And in this scenario where commodity prices have nosedived, oil has not been spared either. As reported in the Economic Times, oil prices dipped below the US$ 40 a barrel mark for the first time since the 2009 global financial crisis. The reasons for this fall are twofold. One is the increase in the US shale gas production. This is something we have seen since the past many months infact. The rise in shale oil production had led to a supply glut in the global market. And Saudi Arabia chose not to curtail production either. All of which led to the meltdown in oil prices. This is on the supply side.

On the demand side, things are not looking too good either. And that is because of China. Indeed, China is the world's second biggest consumer of oil. The Chinese economy has been slowing down for many months. And this only became all the more apparent through the release of the factory data. It showed that China's factory sector shrank at its fastest pace in almost six and a half years in August. Basically, demand has waned in China. Taking a call on oil prices is always a challenging task given so many variables that influence it. But for the time being, a combination of oil oversupply and tepid demand only means that prices could remain low in the medium term.

Global markets witnessed a mega correction this week due to multiple factors. Investors panicked as concerns about China's economic growth became widespread. Fears about the US Fed raising interest rates next month also contributed to the fall. Due the huge correction in commodity prices, the currencies of commodity exporting nations have also come under severe pressure.

The US markets suffered its biggest one day fall since 2011 on Friday. The volatility index (VIX) saw the sharpest week on week jump ever recorded as over US$ 1 trillion of investor wealth was eroded. Wall Street has remained buoyant thus far amid negligible growth in corporate profits. However, investors are now showing willingness to exit over heated stocks.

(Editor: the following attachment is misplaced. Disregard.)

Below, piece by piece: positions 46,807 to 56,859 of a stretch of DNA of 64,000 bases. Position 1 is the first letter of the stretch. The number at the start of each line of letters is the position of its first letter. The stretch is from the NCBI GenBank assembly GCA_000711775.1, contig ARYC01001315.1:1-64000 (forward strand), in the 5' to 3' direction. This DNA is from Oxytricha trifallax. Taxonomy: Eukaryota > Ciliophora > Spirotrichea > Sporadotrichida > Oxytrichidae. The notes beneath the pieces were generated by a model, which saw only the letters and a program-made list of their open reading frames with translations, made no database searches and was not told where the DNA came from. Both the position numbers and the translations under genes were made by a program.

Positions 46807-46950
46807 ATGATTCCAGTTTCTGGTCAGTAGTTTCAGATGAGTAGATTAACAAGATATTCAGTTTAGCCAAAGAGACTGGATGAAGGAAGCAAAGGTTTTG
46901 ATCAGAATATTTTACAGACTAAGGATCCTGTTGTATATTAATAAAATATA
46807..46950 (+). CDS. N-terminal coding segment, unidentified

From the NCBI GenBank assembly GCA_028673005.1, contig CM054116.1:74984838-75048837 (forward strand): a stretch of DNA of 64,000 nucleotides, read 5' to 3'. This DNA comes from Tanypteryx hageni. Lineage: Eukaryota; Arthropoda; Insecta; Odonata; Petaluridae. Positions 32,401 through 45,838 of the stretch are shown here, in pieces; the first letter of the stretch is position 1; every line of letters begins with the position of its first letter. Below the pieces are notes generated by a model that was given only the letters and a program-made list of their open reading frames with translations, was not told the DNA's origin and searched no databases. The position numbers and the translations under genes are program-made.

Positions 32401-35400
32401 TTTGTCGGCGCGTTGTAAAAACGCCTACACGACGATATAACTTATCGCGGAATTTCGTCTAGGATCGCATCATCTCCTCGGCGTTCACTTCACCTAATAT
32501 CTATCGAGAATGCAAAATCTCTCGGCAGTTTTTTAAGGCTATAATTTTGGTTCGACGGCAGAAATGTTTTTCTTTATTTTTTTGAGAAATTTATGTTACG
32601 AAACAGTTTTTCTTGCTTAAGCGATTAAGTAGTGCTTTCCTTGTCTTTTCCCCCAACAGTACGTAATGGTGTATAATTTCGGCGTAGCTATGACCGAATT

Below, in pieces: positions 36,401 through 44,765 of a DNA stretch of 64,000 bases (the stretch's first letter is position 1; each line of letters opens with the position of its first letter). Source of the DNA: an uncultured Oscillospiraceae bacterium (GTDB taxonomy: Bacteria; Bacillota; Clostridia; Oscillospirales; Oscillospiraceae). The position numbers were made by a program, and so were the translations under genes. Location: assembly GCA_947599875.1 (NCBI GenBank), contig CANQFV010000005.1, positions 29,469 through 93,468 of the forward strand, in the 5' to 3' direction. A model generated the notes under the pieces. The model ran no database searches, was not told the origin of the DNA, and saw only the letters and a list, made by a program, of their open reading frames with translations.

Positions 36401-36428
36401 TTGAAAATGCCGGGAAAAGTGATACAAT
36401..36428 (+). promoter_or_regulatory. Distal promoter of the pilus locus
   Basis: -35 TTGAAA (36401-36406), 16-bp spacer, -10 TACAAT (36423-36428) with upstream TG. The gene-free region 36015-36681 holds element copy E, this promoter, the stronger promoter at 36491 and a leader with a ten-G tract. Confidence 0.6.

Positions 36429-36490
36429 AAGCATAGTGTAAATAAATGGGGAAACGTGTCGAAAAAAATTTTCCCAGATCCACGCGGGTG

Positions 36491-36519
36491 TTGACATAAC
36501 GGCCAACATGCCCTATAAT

European markets were hammered this week. The crisis in Greece re-ignited with the government resigning and fresh election being called. All key European indices were down between 5% and 8% this week.

The Indian markets held up reasonably well this week. Global investors have not yet abandoned India in the way they have fled other emerging markets. However, we believe volatility will continue to remain high in the near future.

Performance during the week ended 21 August, 2015
Data source: Yahoo Finance

 weekend investing mantra
"You do things when the opportunities come along. I've had periods in my life when I've had a bundle of ideas come along, and I've had long dry spells. If I get an idea next week, I'll do something. If not, I won't do a damn thing." - Warren Buffett

This edition of The 5 Minute WrapUp is authored by Rahul Shah (Research Analyst).

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1 Responses to "How the stock market fools you"


Aug 22, 2015

Greed for jar joru and jamin-that is wealth,property and women is inherent.This question is like asking, "who does not drink water?" The madness of equity tend to make rational into an irrational , rich into a pauper.Gullibles are driven and allured by bulk of the so called stock market experts who do not know what is market but recommend to the readers/ audience/viewers as if they are" dharamraj " of market and can dictate to the market direction.Flip side is that NDA has lost control of its map if it ever had.This has happened owing to Modi,s over dependence on trioka who are scheming to clips wings of peoples/authority who so thinks out of the box which is generally not in sync with the philosophy of RSS think tank.Case in point Maggi being draged to NCDRF, renaming NITI without any clearly defined objective,re-tweaking role of RBI governor to clip independence of its Governor who ensured that Indian economy remains cocooned from ill effect of upheavals globally. But Jaitley and Modi are in a hurry to leave their own footprint where they would be giving a stench for days to come